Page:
Ghana must address challenges to sustain macroeconomic growth

Accra, Mr Ridle Markus, the Strategist for Research at Barclays Africa, says in order for Ghana to achieve a strong and sustainable macroeconomic environment, it is important that she addresses the short and long-term challenges facing the economy.

Speaking on the topic: Maintaining a Stable Macro Economy on the first day of the Ghana Economic Forum in Accra, Mr Markus noted that certain policy issues and challenges had to be addressed in order to sustain the gains made in the macroeconomic environment.

He said investors and rating agencies were concerned about the debt levels, large fiscal and external imbalances, weaker banking sector and fiscal slippages.

In the short term, Ghana, he said, would need to ensure prudent public spending to end slippages, ensure price stability, reduce debt and interest rates and address electricity constraints among other things.

In the long term, he said the high unemployment rate, particularly among the youth, high levels of poverty, and the volatile growth patterns must be addressed as well as bring the informal sector into the formal economy.

To do this, there is the need for political commitment and willingness to address these challenges and achieve the targets sets out in Ghana’s growth agenda, he noted, adding that Ghana also needed quality data to help make decisions to inform investors.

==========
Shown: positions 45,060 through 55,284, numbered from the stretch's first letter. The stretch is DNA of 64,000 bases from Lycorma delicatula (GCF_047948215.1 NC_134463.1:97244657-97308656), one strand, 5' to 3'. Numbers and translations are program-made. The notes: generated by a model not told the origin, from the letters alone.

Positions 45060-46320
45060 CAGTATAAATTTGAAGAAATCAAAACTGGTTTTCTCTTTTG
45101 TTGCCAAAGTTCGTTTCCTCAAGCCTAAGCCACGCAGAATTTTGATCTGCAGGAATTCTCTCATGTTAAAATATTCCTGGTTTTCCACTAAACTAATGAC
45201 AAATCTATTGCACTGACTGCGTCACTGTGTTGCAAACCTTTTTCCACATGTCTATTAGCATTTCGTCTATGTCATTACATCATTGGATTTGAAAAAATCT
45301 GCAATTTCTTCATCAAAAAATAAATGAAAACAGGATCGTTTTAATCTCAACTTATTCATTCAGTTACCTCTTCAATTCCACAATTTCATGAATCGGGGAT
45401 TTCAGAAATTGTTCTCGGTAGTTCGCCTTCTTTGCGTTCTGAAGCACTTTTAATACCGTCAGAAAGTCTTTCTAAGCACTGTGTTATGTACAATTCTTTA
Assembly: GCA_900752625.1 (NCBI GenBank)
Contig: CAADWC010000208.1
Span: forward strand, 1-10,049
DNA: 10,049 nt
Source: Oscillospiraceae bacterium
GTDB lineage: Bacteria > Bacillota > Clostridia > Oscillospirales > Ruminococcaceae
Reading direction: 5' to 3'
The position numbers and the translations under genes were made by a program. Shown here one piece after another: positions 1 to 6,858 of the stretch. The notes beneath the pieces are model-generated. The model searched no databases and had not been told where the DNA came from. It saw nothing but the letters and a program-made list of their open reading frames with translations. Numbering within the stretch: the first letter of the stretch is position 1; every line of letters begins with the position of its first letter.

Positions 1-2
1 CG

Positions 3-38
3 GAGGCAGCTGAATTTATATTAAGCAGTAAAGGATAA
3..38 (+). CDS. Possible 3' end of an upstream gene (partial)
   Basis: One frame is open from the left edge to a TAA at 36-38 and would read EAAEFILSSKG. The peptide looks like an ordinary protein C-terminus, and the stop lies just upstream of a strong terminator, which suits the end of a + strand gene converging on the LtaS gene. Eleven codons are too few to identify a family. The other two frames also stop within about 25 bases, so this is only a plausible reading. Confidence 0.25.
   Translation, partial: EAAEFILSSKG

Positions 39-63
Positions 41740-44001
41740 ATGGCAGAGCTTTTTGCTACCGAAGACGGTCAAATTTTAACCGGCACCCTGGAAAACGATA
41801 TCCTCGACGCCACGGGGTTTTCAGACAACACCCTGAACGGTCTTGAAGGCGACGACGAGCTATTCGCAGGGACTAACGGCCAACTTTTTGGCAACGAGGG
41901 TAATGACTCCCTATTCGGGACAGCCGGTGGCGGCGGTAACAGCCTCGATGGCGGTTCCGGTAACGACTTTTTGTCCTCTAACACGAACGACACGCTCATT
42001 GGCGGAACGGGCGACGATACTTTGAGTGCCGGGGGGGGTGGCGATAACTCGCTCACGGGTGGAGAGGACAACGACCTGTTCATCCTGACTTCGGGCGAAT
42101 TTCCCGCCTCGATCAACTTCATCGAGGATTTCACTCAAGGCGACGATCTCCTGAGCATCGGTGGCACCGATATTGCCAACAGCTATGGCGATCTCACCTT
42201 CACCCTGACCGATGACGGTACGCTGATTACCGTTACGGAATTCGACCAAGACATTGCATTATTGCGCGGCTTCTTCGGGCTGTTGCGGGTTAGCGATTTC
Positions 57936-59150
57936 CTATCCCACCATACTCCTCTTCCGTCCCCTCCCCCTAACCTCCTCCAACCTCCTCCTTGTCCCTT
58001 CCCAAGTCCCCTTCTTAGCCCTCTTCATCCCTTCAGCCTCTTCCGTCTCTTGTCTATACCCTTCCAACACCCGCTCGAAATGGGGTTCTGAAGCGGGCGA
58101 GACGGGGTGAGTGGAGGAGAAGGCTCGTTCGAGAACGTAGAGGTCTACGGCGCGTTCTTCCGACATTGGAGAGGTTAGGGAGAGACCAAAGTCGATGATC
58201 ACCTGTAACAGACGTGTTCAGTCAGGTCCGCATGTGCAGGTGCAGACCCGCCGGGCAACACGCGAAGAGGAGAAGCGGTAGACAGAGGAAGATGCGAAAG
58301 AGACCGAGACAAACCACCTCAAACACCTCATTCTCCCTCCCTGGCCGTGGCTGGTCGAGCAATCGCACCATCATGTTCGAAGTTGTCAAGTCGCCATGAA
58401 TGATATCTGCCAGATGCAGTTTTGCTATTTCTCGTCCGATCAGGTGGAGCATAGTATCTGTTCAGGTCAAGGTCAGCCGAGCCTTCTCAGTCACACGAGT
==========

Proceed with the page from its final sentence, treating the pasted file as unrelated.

Mr Markus said key pillars including good governance, macroeconomic stability with a flexible currency, good fiscal and monetary policies and strong financial institutions and policy coherence were necessary to create a supportive environment for the private sector to freely operate.

This, he said, would give government the space to invest more money and efforts into providing social infrastructure such as education, health and water and sanitation.

Mr Markus said this would also ensure inclusive growth where all sectors of the society would have the same opportunities and equitable income distribution and ensure employment creation.

He noted that while Ghana was seeing improvements in its economic performance with growth on a steady increase, the growth was still mainly driven by the resources.

Ghana’s economy is becoming increasingly linked to the performance of the commodity cycle, he said, adding that growth was usually recorded when there was an uptick in the commodities market, which generated opportunities and risks, depending on how it was managed.

Mr Samuel Ackhurst, the Chief Economist at the Ministry of Finance, said government recognised the need for macroeconomic stability and was focused on four main thematic areas that would ensure sustained growth.

These, he said, included revenue and capping of earmarked expenditure policies, debt management and price stability for growth.

Mr Ackhurst said those policies had, so far, been encouraging with inflation under control at 12.1 per cent and the Producer Price Index also reducing as at end of June, 2017.

The external sector was also showing positive results, with the trade balance showing a surplus of about $1.4 billion, after years being in a deficit.

Mr Ackhurst expressed confidence that the macroeconomic growth achieved would be sustained.

The two-day forum, the sixth in series, is on the theme: Building a Ghanaian Owned Economy, 60 Years after Independence.

It was organised by the Business and Financial Times in partnership with the Ghana News Agency and GCB Bank among others with Barclays Bank as the lead sponsor.

Source: Ghana News Agency